When coronavirus broke out late last year, several individuals and international bodies predicted the worst for Africa. In their predictions, they projected millions of people to succumb to the disease once it landed on the African continent.
These projections have seemed to hold no water, as the disease has to a bigger extent been contained in Africa, with the least fatalities as compared to other continents.
Another projection, this time from the World Health Organisation (WHO) shows that the interruption of health services for people living with HIV/AIDS during the COVID-19 pandemic could see over 500000 people die of AIDS-related illnesses including Tuberculosis in sub-Saharan Africa in the period 2020 -2021.
This estimate, modelled by a group convened by WHO and UNAIDS, is based on the fact that health services that include distribution of antiretroviral drugs (ARVs) and self-testing kits, preventing mother-to-child transmission, among others.
It is true, some countries have diverted almost all their efforts and funding for their Health Ministries to the fight against COVID-19, rendering other groups of patients vulnerable.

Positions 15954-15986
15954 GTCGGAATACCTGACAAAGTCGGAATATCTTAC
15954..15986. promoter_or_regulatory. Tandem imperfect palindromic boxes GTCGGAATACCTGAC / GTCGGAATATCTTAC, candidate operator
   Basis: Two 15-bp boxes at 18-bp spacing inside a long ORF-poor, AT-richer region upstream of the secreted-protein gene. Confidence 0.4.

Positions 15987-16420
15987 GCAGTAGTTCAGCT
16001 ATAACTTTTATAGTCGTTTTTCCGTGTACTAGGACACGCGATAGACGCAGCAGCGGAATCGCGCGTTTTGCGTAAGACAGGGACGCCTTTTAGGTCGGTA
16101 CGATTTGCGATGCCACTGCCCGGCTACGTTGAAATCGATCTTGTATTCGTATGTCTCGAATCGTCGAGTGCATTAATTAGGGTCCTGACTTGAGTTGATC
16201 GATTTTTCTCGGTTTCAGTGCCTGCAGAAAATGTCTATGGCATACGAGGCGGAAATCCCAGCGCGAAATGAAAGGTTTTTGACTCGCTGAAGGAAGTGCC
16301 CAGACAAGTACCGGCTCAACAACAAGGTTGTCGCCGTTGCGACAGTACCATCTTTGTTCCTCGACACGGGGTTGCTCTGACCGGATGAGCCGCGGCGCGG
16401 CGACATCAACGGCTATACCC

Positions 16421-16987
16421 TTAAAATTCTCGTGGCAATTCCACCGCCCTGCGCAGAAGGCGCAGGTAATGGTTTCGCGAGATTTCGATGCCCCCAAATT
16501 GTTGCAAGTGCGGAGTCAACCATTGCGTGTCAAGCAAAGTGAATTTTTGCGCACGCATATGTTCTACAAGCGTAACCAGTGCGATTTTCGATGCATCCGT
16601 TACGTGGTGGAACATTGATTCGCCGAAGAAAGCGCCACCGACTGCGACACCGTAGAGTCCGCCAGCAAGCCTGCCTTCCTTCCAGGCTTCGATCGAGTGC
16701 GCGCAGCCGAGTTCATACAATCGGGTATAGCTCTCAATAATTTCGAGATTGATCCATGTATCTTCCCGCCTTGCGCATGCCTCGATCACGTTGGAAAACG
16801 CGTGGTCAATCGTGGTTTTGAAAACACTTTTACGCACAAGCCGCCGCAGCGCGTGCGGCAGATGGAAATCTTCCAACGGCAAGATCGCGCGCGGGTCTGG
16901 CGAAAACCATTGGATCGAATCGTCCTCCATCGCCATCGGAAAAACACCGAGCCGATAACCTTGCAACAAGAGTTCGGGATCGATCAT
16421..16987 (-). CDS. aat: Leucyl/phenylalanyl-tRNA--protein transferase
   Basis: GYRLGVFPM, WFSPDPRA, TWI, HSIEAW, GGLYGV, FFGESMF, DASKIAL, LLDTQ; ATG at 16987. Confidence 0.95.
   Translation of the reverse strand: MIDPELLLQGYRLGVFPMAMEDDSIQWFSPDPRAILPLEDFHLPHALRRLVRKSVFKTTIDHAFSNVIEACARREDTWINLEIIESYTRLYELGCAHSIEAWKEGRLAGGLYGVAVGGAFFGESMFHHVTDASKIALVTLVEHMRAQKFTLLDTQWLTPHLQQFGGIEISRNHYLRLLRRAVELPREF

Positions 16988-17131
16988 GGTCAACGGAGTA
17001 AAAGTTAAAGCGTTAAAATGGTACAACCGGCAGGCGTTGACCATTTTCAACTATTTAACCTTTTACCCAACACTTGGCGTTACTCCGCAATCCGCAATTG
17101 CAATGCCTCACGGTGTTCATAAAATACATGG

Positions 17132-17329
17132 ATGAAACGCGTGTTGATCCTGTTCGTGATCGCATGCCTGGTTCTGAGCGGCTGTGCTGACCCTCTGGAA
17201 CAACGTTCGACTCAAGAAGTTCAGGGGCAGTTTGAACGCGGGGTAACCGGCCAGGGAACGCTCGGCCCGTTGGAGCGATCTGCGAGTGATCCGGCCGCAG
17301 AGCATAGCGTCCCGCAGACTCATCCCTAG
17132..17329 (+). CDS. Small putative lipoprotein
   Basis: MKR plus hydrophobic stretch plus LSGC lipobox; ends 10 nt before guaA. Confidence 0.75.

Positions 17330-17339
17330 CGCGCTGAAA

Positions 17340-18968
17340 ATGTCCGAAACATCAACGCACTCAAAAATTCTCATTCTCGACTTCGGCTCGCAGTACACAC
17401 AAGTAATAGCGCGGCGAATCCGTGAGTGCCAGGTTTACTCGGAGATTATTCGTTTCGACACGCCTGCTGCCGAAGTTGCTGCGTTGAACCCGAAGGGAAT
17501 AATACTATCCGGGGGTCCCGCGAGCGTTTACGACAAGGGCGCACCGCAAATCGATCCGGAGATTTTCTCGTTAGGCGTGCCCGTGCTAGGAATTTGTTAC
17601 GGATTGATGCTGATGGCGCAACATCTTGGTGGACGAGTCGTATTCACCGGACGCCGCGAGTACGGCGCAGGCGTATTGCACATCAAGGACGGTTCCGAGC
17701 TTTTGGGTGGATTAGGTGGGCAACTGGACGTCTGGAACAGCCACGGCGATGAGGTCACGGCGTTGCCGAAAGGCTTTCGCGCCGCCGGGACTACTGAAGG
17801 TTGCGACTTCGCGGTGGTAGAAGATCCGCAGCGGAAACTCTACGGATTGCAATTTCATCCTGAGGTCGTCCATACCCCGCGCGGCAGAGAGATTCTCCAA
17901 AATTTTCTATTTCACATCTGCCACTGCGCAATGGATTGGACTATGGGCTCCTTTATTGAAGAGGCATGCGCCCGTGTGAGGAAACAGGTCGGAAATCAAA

Last month, people living with HIV in some regions in Uganda complained about their inability to access medical centres to have their ARVs refilled and receive other forms of treatment. This was due to the lockdown that was ordered by President Museveni in order to curb the spread of COVID-19.
This is why WHO predicts an increase in IIDS-related deaths, and mother-to-child transmission of HIV/AIDS, something that the UN health body says if not checked, would be like stepping back in history.
“The terrible prospect of half a million more people in Africa dying of AIDS-related illnesses is like stepping back into history,” said Dr Tedros Adhanom Ghebreyesus, Director-General of the World Health Organization.
“We must read this as a wake-up call to countries to identify ways to sustain all vital health services. For HIV, some countries are already taking important steps, for example ensuring that people can collect bulk packs of treatment, and other essential commodities, including self-testing kits, from drop-off points, which relieves pressure on health services and the health workforce. We must also ensure that global supplies of tests and treatments continue to flow to the countries that need them,” added Dr Tedros.
UNAIDS Executive Director Winnie Byanyima said that the COVID-19 pandemic must not be an excuse to divert investment from HIV, because, “There is a risk that the hard-earned gains of the AIDS response will be sacrificed to the fight against COVID-19, but the right to health means that no one disease should be fought at the expense of the other.”
According to WHO, an estimated 25.7 million people were living with HIV in sub-Saharan Africa and 16.4 million (64%) were taking antiretroviral therapy in 2018.